Call for applications
The Centre for Fundamental Rights at the Hertie School is welcoming applications for participation in a workshop on Research Methods in Fundamental Rights that will take place on 20-21 August 2020. The workshop will be hosted by the Hertie School as a member of CIVICA - The European University of Social Sciences.
The workshop will be composed of sessions on doctrinal, comparative, normative, socio-legal, and process-tracing methods in the field of fundamental rights. There will be dedicated sessions for candidates to present and receive feedback on their research question and related methodology. We encourage applications from PhD researchers and early career researchers carrying out research in the field of fundamental rights and interested in one or more of the methodological approaches listed above.
Successful participants will receive assigned texts to prepare and are expected to contribute actively to discussions.
Sessions and Faculty
This opening session will be led by Professor Başak Çalı. Basak is Professor of International Law at the Hertie School and Director of the School's Centre for Fundamental Rights. She is an expert in European and international human rights law, with a special interest in comparative human rights law. She has written extensively on the purpose, interpretation, legitimacy, standards of review and domestic impact of human rights law. Her work places human rights law in its broader normative and political context and has a dual interest in legal interpretation and law in action.
This workshop on comparative doctrinal research methods will be led by Professor Cathryn Costello. She is an expert in European and international refugee and migration law and has written about EU asylum and migration law, international refugee law, and the relationship between migration and labour law. In July 2020 she will take up the Professorship of Fundamental Rights at the Hertie School and, with Professor Başak Çalı, be Co-Director of the Centre for Fundamental Rights. Cathryn is currently Professor of Refugee and Migration Law at the University of Oxford and the Principal Investigator of RefMig, an ERC-funded research project exploring refugee mobility, recognition and rights. She has also done studies for UNHCR, the Council of Europe and the European Parliament.
This workshop on normative research methods will be led by Dr. Alain Zysset. He is a Lecturer in Public Law at the School of Law, University of Glasgow and a Visiting Fellow at the Hertie School's Centre for Fundamental rights for a project on the European Court of Human Rights and populism financed by a Re-Constitution Fellowship. His research lies at the intersection of public law, international law and political theory and his main area of research is the theory and practice of the ECHR. Alain is the author of The ECHR and Human Rights Theory (Routledge, 2016).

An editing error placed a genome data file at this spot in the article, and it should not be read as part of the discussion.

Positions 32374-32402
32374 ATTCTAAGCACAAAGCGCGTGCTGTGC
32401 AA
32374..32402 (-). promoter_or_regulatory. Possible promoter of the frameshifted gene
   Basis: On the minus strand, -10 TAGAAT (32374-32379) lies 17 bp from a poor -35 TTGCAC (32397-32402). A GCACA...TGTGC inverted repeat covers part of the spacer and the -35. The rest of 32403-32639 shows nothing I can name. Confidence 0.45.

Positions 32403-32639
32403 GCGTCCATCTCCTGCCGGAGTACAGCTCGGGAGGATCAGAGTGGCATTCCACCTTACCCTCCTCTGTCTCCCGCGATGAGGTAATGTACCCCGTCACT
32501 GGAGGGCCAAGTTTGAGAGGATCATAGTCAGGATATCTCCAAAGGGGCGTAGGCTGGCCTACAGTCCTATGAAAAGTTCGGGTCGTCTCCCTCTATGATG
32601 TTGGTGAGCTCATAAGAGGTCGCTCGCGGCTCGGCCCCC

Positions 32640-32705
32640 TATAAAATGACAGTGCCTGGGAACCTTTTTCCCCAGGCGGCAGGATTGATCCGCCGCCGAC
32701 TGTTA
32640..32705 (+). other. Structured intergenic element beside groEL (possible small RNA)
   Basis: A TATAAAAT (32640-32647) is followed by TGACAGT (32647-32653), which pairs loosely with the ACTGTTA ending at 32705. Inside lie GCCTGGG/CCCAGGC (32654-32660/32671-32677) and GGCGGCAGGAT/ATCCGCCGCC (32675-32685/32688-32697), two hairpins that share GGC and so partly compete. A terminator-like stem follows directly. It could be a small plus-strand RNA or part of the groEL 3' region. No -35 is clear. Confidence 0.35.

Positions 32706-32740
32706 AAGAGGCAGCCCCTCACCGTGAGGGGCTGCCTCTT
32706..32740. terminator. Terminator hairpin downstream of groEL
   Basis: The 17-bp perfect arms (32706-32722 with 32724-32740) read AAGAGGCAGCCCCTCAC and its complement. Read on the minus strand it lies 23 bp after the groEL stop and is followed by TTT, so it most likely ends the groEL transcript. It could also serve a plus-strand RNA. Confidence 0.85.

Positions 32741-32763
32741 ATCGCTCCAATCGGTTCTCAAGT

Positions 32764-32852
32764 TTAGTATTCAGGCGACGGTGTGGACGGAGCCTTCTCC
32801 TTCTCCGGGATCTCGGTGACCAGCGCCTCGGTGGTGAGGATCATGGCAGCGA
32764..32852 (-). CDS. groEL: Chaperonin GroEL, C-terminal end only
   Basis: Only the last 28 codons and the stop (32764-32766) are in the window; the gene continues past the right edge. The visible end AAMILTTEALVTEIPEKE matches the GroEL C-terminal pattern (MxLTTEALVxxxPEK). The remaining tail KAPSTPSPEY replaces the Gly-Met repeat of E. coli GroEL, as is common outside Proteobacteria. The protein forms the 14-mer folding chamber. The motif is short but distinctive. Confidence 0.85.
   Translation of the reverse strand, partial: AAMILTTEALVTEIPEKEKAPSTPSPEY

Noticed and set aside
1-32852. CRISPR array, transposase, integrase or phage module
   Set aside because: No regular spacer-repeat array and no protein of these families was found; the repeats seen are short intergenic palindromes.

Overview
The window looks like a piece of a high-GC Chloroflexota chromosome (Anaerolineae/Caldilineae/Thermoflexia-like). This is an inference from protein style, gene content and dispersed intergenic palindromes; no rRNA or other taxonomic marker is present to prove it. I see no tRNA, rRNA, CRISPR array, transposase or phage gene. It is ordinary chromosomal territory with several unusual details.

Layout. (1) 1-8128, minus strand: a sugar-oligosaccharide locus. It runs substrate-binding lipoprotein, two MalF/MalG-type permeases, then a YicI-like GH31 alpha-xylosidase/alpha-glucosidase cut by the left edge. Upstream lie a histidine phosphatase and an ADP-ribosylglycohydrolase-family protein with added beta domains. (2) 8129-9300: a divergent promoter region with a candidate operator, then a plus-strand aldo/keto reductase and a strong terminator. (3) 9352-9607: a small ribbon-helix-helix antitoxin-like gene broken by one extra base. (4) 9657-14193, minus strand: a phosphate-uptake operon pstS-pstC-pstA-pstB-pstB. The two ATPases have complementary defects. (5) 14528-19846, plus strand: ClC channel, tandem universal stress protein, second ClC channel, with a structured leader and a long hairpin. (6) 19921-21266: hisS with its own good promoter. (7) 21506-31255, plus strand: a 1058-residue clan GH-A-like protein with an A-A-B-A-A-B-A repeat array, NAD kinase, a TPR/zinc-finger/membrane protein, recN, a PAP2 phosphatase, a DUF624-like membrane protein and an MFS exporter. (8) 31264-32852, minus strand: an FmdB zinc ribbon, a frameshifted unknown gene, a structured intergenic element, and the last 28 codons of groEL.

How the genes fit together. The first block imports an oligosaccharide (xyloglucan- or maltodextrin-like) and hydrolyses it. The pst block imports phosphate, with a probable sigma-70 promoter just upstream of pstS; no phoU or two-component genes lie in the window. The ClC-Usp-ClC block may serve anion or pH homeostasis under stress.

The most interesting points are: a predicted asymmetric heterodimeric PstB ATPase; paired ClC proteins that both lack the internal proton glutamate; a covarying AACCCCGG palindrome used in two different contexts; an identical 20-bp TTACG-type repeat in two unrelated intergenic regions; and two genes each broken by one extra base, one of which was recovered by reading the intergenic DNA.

This workshop on process-tracing methods will be led by Professor Mark Dawson. He is Professor of European Law and Governance at the Hertie School. His research focuses on the relationship between law and policymaking in the EU, particularly economic governance and human rights protection. He is the Principle Investigator of LEVIATHAN, a research project exploring the legal and political accountability structure of EU economic governance. LEVIATHAN is supported by a Starting Grant of the European Research Council.
This workshop on socio-legal research methods will be led by Dr. Dilek Kurban. She is a human rights lawyer conducting socio-legal and doctrinal research on supranational courts, the European Court of Human Rights, legal mobilisation and state violence. Her regional specialisation is Turkey. Her upcoming book titled Limits of Supranational Justice: The European Court of Human Rights and Turkey’s Kurdish Conflict (Cambridge University Press, October 2020) employs the respective top-down and bottom-up approaches of judicial impact and legal mobilisation scholarships in inquiring the possibilities and limitations of effective supranational judicial oversight of authoritarian regimes engaged in gross violations against minorities. She has nearly fifteen years of field research experience.
Date: 21 – 22 August 2020, 9:00 am – 5:00 pm.
Location: Hertie School, Berlin. Alternative contingency planning for an online workshop in the light of the COVID-19 pandemic is in place.
Application and registration
Successful applicants from CIVICA Institutions will be eligible for a scholarship to cover accommodation in Berlin to attend the workshop. Costs for travel should be addressed to home CIVICA institutions.
Successful applicants from other academic institutions can apply for a scholarship to cover travel and accommodation costs in full or in part, subject to the availability of funds.
Registration is free.
Applications are closed.
Up to 15 successful participants will receive a written confirmation of acceptance no later than 31 May 2020. A detailed programme and list of readings will be made available by 25 June 2020. Successful candidates are expected to submit a draft research proposal with a dedicated methodology section by 1 August 2020.
Mark Dawson, Professor of European Law and Governance at the Hertie School.
Dilek Kurban, human rights lawyer conducting socio-legal and doctrinal research on supranational courts, the European Court of Human Rights, legal mobilisation and state violence.
Alain Zysset, Lecturer in Public Law at the School of Law, University of Glasgow and a Visiting Fellow at the Hertie School's Centre for Fundamental rights.